On its Facebook page, the South Florida experimental/absurdist theater company LakeHouseRanchDotPNG calls its current show, “rabbit” a “horror play.”
Certainly, the piece’s premise is frightening, but not in a Halloween house of ghosts and goblins kind of way. Rather, it is scary, chilling and eerily familiar these days to think of a world in which books are forbidden, journaling is “not really allowed,” and one person’s words, wishes, and commands are “law.” Yet that is the world of “rabbit,” a new horror play by Riley Elton McCarthy (who identifies with pronouns of they and them so we will, as well, here) that is onstage for three more performances in a solid production by LakeHouseRanchDotPNG at its intimate black box theater space in Kendall.
Judging from a recent performance, the play is a cross between the classic novels “Lord of the Flies” and George Orwell’s “Animal Farm.” But McCarthy describes their play as follows: “rabbit” is a “loosen dystopic adaptation of ‘The Lord of the Flies.’”
That work is a 1954 novel by William Golding that concerns a group of British boys who are stranded on an uninhabited island and their disastrous attempts to govern themselves.
Meanwhile, “rabbit” asks “what will happen when the stories we pass down to our children become warped in the world we leave them behind in.
The premiere is such: A long time ago a group of school children became lost in the woods. What remains of those children is the Rabbit Pack, run by avant leader kade, obsessed with rabbits. This concept has become evolved into a hierarchy of hunters and gatherers, where those who have proven their worth to the oligarch get to "hunt." henri, a wayfarer, has wandered their way into the woods, where they're roped up into the strangeness of the Rabbit Pack, and we are strung along an increasingly disturbing chain of events with a cataclysmic ending.”
In “rabbit,” “kade is law. kade’s word is law. kade’s wishes, beyond life or death, is law.” In LakeHouseRanchDotPNG’s production, the entire cast of characters chants the above slogan like dutiful servants who know they may be whipped if they disobey the rules.
The performers make you wonder whether their characters are humans, beasts, or a hybrid between the two. At times, the actors walk on their two feet, while during other moments, they’re on all fours, crawling or waiting to pounce. Perhaps this production, under Brandon Urrutia’s careful direction, wants to emphasize that we all possess dual human/beast traits. In the play, characters are “either a wolf or a rabbit” depending on what level they have reached.
“There are rabbits in these woods which means that the time has come for a hunt,” kade says, followed by a triumphant howl from all.
“rabbit” can be hard to follow, so paying close attention without distractions will go a long way toward understanding the particulars. Of course, it helps that the pacing by Urrutia is just right — not too fast and not too slow. Also, highly dramatic moments receive the emphasis they deserve.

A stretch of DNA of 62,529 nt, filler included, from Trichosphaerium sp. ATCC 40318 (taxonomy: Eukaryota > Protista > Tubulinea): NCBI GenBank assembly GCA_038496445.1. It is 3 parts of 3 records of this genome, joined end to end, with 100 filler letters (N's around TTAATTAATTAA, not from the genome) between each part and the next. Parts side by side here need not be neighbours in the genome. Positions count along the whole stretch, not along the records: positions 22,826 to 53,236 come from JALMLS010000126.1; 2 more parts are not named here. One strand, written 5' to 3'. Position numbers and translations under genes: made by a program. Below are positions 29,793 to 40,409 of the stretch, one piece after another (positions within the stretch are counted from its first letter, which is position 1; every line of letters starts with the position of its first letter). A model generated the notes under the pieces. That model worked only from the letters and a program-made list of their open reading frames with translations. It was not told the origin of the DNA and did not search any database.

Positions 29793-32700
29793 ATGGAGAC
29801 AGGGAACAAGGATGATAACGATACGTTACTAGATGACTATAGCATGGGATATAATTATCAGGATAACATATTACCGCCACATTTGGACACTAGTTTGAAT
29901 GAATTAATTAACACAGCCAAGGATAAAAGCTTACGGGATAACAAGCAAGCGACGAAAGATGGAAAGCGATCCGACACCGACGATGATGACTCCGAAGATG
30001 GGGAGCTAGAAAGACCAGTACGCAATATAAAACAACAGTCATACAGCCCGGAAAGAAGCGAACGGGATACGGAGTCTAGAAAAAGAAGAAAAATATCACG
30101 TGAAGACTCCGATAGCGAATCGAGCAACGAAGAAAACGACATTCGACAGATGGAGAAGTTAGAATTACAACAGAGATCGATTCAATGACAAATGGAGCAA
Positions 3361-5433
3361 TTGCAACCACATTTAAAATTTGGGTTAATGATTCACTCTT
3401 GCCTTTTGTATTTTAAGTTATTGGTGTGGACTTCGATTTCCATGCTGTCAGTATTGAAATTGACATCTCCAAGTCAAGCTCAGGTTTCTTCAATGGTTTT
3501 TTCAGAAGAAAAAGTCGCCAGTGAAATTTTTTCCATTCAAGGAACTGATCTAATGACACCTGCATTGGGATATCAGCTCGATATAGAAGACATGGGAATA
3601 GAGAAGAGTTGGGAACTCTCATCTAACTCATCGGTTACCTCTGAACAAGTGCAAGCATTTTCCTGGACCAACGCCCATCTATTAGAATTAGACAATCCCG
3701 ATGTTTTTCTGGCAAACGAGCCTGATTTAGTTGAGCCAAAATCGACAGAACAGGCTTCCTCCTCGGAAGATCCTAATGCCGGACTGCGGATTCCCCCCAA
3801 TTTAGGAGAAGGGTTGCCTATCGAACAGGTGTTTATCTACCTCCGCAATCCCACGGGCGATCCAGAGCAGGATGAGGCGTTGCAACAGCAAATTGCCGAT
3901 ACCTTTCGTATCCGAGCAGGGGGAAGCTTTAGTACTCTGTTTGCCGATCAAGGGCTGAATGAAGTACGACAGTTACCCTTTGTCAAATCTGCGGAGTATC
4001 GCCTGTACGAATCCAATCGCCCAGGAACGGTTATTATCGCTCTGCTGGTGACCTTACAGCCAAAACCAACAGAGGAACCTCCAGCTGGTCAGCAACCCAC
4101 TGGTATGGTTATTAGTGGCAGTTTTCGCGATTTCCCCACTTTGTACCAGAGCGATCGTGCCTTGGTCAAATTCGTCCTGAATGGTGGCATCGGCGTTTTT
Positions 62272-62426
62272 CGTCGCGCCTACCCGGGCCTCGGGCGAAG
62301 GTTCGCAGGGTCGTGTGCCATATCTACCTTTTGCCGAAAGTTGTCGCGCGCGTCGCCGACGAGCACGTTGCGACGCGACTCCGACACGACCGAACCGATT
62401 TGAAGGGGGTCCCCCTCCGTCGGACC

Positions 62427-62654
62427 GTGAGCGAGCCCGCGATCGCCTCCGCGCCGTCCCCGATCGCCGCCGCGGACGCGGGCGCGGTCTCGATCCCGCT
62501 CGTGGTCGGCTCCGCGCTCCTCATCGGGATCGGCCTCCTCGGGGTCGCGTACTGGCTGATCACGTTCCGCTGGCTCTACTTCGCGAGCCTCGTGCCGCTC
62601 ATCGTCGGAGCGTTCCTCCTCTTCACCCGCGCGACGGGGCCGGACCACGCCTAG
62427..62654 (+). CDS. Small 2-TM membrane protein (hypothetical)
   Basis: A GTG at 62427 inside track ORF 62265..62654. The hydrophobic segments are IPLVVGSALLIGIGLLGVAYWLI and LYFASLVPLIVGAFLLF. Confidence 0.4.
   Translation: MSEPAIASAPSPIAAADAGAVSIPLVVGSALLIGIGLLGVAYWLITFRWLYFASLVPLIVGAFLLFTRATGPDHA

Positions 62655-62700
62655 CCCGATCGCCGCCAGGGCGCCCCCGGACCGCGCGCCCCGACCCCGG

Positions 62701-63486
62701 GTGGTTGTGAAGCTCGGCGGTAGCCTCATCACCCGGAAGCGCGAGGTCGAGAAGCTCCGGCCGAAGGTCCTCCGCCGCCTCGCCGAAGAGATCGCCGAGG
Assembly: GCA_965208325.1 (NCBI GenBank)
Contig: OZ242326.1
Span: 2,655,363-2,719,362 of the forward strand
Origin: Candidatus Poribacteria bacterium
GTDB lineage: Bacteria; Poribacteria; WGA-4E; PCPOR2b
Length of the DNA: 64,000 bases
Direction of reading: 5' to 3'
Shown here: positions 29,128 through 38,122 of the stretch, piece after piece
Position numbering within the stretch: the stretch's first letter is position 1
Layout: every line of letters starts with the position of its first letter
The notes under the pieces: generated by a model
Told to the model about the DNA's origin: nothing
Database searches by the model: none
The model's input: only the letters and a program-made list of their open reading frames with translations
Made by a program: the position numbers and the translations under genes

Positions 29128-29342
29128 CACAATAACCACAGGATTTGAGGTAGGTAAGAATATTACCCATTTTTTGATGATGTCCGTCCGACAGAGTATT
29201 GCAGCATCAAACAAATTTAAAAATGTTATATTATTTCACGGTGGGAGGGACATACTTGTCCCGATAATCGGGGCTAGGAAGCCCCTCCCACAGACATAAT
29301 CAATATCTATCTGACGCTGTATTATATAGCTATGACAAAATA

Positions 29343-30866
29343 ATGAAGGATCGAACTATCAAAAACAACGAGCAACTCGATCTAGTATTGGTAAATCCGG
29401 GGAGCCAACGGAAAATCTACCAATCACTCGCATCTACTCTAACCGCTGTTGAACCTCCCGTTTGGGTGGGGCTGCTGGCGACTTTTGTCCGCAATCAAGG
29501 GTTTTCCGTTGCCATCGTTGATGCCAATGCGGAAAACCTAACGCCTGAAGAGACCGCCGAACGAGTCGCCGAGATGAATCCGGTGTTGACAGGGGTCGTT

As soon as you enter the theater, you realize that this is not going to be a traditional theater production complete with a closed curtain and “Fourth Wall.” Instead, you walk in to find actors with their heads bowed and huddled in a circular configuration. One of the performers is seated in a chair, while the others are on the floor. They pretty much remain in their position until the production’s official start.
The actors perform on scenic designer Indy Sullerio’s basic set, which features a greenish floor, perhaps to indicate woods. Mostly, the set comprises the dark walls, floor, and ceiling of LakeHouseRanchDotPNG’s theatrical space. The black color lends the piece a mysterious, dark aura. Many pieces of paper are affixed to the walls. One wall, in particular, stands in the form of a cross, and also features papers that contain drawings and written messages.
The drawings and written messages concern an unseen character referred to only as “The Little One.” That individual brought everybody else to these woods. Once that person brought them there, he or she supposedly taught all the characters all that they needed to know. Then, The Little One left. The cross was left as a reminder of The Little One. Sullerio’s set design gets illuminated by non-realistic lighting (a lighting designer is not mentioned in the program). However, the designer of the character-appropriate costumes is Lucy Marie Lopez. And Maleeha Naseer designed the sound.
Performance-wise, Lakehouseranchdotpng company member Samuel Krogh lends kade a sinister disposition. With wide, dark, icy eyes and dark hair, Krogh’s kade conveys a maniacal intensity that calls to mind Hannibal Lecter from “Silence of the Lambs.” As Krogh portrays him, this character is almost gleeful in his dictatorial rule.
Another cast standout is Emily Valdes as a dutiful henri, the wayfarer who wandered their way into these woods.
In addition to Krogh and Valdes, cast members are Charisma Jolly, Maleeha Naseer, Alex Camacho, Michael Font, Abby Wolf, and Mairi Chanel.
Up next for Lakehouseranchdotpng is a play titled “Enter, Grapefruit,” by Charisma Jolly. In the piece, which will run from Dec. 1-10, a well-loved, but forgotten comedian fights to win over people’s hearts and make a name for herself while struggling with illness and her own self doubts. The play’s basis is the life of Gilda Radner, founding member of “Saturday Night Live.”
- Lakehouseranchdotpng will conclude its production of “rabbit” this weekend, with performances at 8 p.m. Friday and Saturday, as well as 2 p.m. Sunday.
- Tickets are $20.
- The theater is located at Artistic Vibes, 8846 SW 129th Terrace, Suite B in Kendall.
- For more information, go to www.lakehouseranchdotpng.com.